Friday, October 21, 2016

What does a gorilla drink? *

Source: BBC

There was the usual crowd in the bar that afternoon. A couple of orang-utans nursed beakers of lemonade as they played cribbage in the corner. A baboon was hitting the Irn Bru hard, but quietly, over by the window. Some chimps were huddled over a very large bowl of peanuts. At the bar the ring-tailed lemur polished a couple of glasses.

The street door swung open and an enormous shadow filled the room. The lemur froze, glass in the air. The chimps fell silent, a few stray peanuts falling to the floor unheeded. Even the orang-utans looked round, scratching nervously.

The gorilla just stood there, filling the doorway, sizing up the joint. 30 stone of raw muscle and bulk, swaying lightly from foot to foot. His eyes fixed on the bar and he ambled over. Nobody got in his way. You figured that nobody ever would get in his way, not if they didn't want to be flattened.

"Yus Mr Kumbuka, sir, what will it be?" croaked the lemur, never taking his eyes from those huge hands swinging easily on either side of him. The place held its breath. If he was in one his nasty moods...

"Blackcurrant. As much as you've got. The real stuff, no water. Got it?"
"Yes sir, got it".

As the lemur began hoiking the huge bottles onto the bar we all began to breathe again. If the gorilla was going to go on a blackcurrant bender, he was in a placid mood. Maybe none of us would have our arms torn off today. The chimps nibbled peanuts. The baboon took a swig of his orange-coloured poison. It was going to be all right, just another hard day's drinking at the Zoo.

*Anything he wants.

Thursday, October 20, 2016

Plan B fails

I ceased real commuting some years ago but I regularly take the train from beautiful Ruislip to Finchley Road. Today I was nice and early for the departure from the Manor. We stopped short on the approach to Harrow, with another train on the fast line also stopped. Potentially a bad sign, suggesting congestion ahead. We eased into the platform and the driver told us the other train was going first. So almost the entire trainload crossed the platform. So far no problem. Except he did mention something about a track problem...

No sooner had we pulled out of Harrow than we were told our train was now stopping at Wembley Park. We arrived, about three hundred people piled out and we all played the same guessing game - was it worth taking a Jubilee? The Met driver announced that it was possible the train behind would be running normally but he didn't sound very confident.  A Jubbly arrived and almost everyone got on. This is my normal fallback in the event of a problem on the Met and it usually works.

Except today it did not. We reached Dollis Hill (and if a station in London could be described as the middle of nowhere this surely must be a good candidate), stopped and were informed that there was a suspect package at North Greenwich and all Jubbly's were being held. Oh Joy. Naturally the Mets began running again but from this station all one can do is watch as they thunder by on the fast track. I decided to return to Wembley Park. Good plan.  A minute after I took my seat in a Stanmore-bound train, almost everyone from the inert southbound joined me, the driver no doubt having advised it. Presumably they could maintain a reasonable northbound service?

No. We sat at Dollis Hill for a long time due to "the trains ahead". Eventually we moved off, we all crossed over at Wembley Park and got back on the now normally running Met and back again past Dollis Hill (southbound still stuck there) and so on to my destination a mere 35 minutes late.

The only laugh was when the driver of the northbound Jubbly at Dollis Hill made his third announcement about the ongoing delays and suggested we all take local buses instead. Yes. Good plan. When I got home I checked if such a journey were possible. It is. London Underground  TFL's website allots 54 minutes to a trip that takes 7 minutes on the Jubbly and about 4 on the Met. We won't be bothering, thanks.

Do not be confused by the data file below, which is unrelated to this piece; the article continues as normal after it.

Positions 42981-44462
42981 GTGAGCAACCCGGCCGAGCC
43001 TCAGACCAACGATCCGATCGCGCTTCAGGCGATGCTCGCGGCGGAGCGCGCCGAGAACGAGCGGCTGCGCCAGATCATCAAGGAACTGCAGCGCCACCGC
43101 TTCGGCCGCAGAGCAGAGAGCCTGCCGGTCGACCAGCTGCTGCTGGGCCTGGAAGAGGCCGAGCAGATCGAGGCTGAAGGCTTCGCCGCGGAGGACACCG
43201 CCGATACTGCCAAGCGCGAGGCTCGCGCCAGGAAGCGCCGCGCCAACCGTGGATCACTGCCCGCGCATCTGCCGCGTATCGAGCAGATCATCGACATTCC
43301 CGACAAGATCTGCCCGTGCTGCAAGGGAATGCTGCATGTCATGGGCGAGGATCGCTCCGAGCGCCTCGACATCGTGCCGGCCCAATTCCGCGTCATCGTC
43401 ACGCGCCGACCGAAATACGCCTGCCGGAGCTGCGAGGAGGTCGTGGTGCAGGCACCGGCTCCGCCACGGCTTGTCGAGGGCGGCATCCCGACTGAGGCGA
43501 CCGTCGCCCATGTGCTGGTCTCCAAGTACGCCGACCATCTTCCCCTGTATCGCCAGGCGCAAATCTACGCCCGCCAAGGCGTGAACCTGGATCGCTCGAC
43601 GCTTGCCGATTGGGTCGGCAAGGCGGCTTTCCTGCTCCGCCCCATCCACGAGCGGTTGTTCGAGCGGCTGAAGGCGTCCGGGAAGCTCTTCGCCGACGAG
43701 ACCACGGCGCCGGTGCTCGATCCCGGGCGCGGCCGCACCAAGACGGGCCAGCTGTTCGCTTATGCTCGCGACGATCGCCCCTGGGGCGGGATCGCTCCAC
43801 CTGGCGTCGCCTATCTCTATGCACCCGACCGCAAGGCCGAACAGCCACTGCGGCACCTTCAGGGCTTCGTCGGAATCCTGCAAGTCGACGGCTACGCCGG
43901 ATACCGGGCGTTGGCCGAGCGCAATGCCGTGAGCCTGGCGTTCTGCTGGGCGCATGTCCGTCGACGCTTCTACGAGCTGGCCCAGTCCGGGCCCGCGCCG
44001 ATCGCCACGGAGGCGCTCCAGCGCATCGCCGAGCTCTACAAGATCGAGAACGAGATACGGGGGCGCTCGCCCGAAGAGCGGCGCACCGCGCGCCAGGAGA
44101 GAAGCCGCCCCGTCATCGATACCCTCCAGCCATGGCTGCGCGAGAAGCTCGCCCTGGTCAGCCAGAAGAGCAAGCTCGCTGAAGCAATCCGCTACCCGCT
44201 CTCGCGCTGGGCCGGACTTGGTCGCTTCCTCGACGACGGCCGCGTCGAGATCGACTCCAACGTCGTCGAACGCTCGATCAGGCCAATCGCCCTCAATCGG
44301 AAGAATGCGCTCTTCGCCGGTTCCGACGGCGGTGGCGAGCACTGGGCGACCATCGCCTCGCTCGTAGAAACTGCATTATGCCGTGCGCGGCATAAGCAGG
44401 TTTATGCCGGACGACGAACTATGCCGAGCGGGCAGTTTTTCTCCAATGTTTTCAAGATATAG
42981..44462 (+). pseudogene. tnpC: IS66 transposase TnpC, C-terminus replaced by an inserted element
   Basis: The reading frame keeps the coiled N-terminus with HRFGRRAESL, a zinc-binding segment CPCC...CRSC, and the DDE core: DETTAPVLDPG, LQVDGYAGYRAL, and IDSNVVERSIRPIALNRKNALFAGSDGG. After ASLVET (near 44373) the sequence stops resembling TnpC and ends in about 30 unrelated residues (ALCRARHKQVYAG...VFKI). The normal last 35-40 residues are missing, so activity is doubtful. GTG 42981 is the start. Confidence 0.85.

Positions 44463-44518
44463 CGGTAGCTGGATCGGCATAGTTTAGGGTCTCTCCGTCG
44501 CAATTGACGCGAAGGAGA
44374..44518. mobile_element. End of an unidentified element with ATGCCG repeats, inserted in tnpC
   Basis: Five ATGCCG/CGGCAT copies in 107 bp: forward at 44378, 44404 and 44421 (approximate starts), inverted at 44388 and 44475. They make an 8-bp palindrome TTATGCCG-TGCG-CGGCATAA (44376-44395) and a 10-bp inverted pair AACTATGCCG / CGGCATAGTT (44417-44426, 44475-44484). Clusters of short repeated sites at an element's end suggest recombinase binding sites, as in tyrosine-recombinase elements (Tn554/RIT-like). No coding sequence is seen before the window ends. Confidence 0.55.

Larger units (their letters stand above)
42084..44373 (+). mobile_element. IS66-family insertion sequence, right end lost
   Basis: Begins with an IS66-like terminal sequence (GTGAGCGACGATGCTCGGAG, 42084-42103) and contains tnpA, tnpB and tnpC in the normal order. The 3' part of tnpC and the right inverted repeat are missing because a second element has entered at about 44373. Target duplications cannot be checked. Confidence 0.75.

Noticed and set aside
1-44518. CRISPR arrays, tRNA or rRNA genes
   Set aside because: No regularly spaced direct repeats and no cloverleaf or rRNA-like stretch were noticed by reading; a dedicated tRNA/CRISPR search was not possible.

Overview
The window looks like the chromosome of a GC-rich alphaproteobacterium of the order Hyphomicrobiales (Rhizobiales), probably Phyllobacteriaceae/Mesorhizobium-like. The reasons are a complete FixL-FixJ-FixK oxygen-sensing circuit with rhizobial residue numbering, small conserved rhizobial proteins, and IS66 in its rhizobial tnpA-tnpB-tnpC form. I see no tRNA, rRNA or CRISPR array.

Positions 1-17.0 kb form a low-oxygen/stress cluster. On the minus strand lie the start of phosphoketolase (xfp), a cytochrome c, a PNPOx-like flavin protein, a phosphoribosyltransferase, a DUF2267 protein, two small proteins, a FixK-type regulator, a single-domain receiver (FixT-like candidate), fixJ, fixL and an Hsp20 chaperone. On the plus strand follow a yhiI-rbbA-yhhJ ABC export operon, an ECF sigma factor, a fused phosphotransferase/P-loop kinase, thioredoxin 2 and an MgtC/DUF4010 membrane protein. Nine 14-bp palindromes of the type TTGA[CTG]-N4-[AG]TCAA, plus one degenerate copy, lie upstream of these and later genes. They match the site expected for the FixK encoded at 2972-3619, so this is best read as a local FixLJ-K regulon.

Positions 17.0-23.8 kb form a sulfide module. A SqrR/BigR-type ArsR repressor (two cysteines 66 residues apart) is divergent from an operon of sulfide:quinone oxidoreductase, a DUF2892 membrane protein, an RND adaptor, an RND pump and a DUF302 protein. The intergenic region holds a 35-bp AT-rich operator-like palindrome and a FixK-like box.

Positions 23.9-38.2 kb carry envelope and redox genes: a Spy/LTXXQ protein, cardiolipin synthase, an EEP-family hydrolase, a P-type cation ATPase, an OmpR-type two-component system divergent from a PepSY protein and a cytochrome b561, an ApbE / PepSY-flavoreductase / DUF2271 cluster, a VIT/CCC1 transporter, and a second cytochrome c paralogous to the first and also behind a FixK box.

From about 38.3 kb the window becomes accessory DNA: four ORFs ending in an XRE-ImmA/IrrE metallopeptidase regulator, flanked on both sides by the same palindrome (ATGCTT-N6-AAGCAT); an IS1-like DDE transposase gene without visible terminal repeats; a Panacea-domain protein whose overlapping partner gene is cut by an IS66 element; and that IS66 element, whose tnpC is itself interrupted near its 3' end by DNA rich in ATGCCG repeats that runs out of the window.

Monday, October 17, 2016

Dr. Commuter Helps Out ... Andy Murray

Source: BBC Website
Dr. Commuter writes:

This is a hard one. I suggest he plays in ranking tournaments and does his level best to win some of them and if he works jolly hard and hits the ball accurately and hard into the court (and not into the net, you'd be surprised how many players fall for that one) then he should manage to score more ranking points than any other player and he will be rated world number one.

If you have any questions for Dr. Commuter,  do contact us at the usual address.

Monday, October 10, 2016

Brexit and Parliamentary Democracy

Funny thing, your Johnny referendum. Supposed to be the ultimate expression of the people's will. Overrides parliament. And yet in the vexed case of Brexit, the total lack of detail about what is to replace our membership of the EU demands the utmost involvement of parliament. The government grudgingly suggests that maybe there will a debate at the end of the negotiating process. The government, voted into power in 2015 on a platform of supporting British membership, not of leaving, now claims to have some sort of direct mandate. So a handful of MPs, nearly all of whom stood behind our membership of the EU, are now going to decide how we exit and parliament will get a chance to rubber-stamp it. And it really is a rubber stamp for the government has made it clear that parliament may not change anything that is negotiated.

Oh, and we are not allowed to know what it is that is being negotiated because that would jeopardise our bargaining position. Umm, we've already done that, fellers. We've given unconditional notice that we are out. We don't really have a negotiating position.

Maybe Mr Johnson, our make-it-up-on-the-spot Foreign Secretary can sort it all out. Or should we all invest in Irish citizenship while the going is good?

Wednesday, October 05, 2016

The wonderful mind of the spammer

I know I've sounded off about email spammers before (for example in this little rant from 2005) but they seem to be increasing in number and I now receive about half a dozen a day. I don't really know why they bother because my ISP flags them up as spam anyway and then my email client puts them straight into the Deleted folder.

Even if these emails did make it into my Inbox, they would face one insuperable hurdle. The first thing I look at is the sender. And these emails have one fascinating trait that instantly marks them out - they all have incredibly silly sender names. Here are the examples from today's crop - see if you can spot what they all have in common.